Breakfast links: More Catoe perspectives
Make the Board more visible and elected: Former Virginia Secretary of Transportation Pierce Homer is disappointed Catoe stepped down, and advocates for having the WMATA Board chairmanship stop rotating and take on more of the public face of Metro as well as electing or otherwise "having a say" in the selection of Board members. (Post)
Clean house before resigning: Jack Corbett and Kevin Moore wish Catoe had delayed resigning long enough to really clean up the bureaucracy, especially in safety, and criticize the WMATA Board for not pushing harder for more jurisdictional funding. (Post)
A better rebate: Metro plans to improve its rebate program for rail riders who've been unusually delayed. The details haven't been worked out yet. (Examiner, Michael P)
Your environment has been canceled: The ICC has damaged fewer acres of streams, wetlands and forests in Montgomery County than originally planned (good), but as a result, the highway builders are canceling other promised projects in Prince George's County. (Post)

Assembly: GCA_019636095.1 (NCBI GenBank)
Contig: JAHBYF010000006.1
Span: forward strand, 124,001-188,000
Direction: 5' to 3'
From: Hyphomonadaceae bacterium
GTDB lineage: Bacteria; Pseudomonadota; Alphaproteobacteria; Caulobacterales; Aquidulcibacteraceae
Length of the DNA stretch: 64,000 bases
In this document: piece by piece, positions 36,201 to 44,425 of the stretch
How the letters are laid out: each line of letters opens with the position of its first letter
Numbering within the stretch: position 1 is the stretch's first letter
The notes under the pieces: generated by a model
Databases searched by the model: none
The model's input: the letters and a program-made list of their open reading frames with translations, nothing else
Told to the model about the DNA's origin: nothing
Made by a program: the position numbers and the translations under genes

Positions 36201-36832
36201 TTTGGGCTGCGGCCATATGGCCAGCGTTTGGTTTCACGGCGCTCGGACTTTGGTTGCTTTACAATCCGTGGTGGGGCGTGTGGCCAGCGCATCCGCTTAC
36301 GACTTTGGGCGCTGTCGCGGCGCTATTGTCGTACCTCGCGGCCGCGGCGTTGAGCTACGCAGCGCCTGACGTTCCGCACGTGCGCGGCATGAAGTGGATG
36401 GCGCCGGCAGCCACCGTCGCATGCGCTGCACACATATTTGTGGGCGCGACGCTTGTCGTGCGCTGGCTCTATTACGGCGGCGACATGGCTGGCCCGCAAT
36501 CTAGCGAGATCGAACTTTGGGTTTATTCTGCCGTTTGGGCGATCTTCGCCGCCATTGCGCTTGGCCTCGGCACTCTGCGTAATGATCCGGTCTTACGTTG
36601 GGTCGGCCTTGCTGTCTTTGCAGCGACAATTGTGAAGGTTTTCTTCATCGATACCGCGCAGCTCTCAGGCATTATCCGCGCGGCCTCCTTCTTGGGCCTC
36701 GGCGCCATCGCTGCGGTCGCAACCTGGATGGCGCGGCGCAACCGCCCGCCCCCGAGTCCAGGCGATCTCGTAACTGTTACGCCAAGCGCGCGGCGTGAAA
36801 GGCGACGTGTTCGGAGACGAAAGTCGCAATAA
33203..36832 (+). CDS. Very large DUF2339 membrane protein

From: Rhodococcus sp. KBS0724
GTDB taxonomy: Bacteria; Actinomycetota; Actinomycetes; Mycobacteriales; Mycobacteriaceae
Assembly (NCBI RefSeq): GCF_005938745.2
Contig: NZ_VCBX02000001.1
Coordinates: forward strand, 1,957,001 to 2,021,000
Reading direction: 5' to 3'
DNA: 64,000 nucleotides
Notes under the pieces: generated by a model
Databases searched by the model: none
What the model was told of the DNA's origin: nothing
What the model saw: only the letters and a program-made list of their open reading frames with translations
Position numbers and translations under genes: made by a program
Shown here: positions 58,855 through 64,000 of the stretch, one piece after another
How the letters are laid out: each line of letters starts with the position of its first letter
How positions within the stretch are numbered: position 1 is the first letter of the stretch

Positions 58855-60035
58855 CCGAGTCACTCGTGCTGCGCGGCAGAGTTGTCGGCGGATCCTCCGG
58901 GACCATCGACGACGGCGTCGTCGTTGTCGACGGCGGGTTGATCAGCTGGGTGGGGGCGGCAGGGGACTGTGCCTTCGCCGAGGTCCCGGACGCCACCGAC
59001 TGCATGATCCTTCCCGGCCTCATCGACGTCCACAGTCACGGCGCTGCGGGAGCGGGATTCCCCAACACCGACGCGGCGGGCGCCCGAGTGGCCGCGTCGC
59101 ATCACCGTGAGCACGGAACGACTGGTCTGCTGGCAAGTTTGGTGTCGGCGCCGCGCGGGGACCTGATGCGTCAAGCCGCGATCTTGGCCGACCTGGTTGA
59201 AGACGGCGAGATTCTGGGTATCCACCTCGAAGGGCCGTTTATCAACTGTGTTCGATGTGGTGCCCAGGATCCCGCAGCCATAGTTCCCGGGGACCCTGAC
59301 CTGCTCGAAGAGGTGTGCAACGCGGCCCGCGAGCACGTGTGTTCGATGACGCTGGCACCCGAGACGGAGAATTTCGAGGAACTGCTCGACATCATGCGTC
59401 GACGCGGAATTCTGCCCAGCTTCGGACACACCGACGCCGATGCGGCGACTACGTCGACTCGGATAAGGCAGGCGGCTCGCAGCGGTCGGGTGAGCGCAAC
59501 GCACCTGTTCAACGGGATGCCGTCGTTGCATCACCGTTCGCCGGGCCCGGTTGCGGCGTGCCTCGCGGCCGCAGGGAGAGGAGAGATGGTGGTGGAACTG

RPP rates rising, not here: San Francisco is raising their residential parking permit fee from $74 to $96 a year. Many residents are unhappy though others note it's just $8 a month. DC is still only $15 a year, or $1.25 a month. (SF Examiner, Michael P)
Angles morts: A French video discusses the hazards of cycling in Paris, like drivers making turns without looking, delivery trucks blocking lanes, and the other issues cyclists also face in the U.S. (Americablog, Steve S)
Obama gets an A- for infrastructure: As part of a series on assessing Obama's first year in office, Brookings experts give the Obama administration an A- for increasing infrastructure spending and initiating policy reforms in his first year, but his work so far is incomplete.Have a tip for the links? Submit it here.
- Here's a map of... something in DC. Can you guess what?
- The MARC's Brunswick Line only goes one way in the AM and the other in the PM. It could do both.
- There's a plan for more rail options in Baltimore and it doesn't involve the Red Line
- The 7000s will change the Metro fleet. Here's how.
- Some Metro trains are running more slowly than usual these days. Here's why.
- Here's how DCís inclusionary zoning program works
- Think you know Metro? It's whichWMATA week 66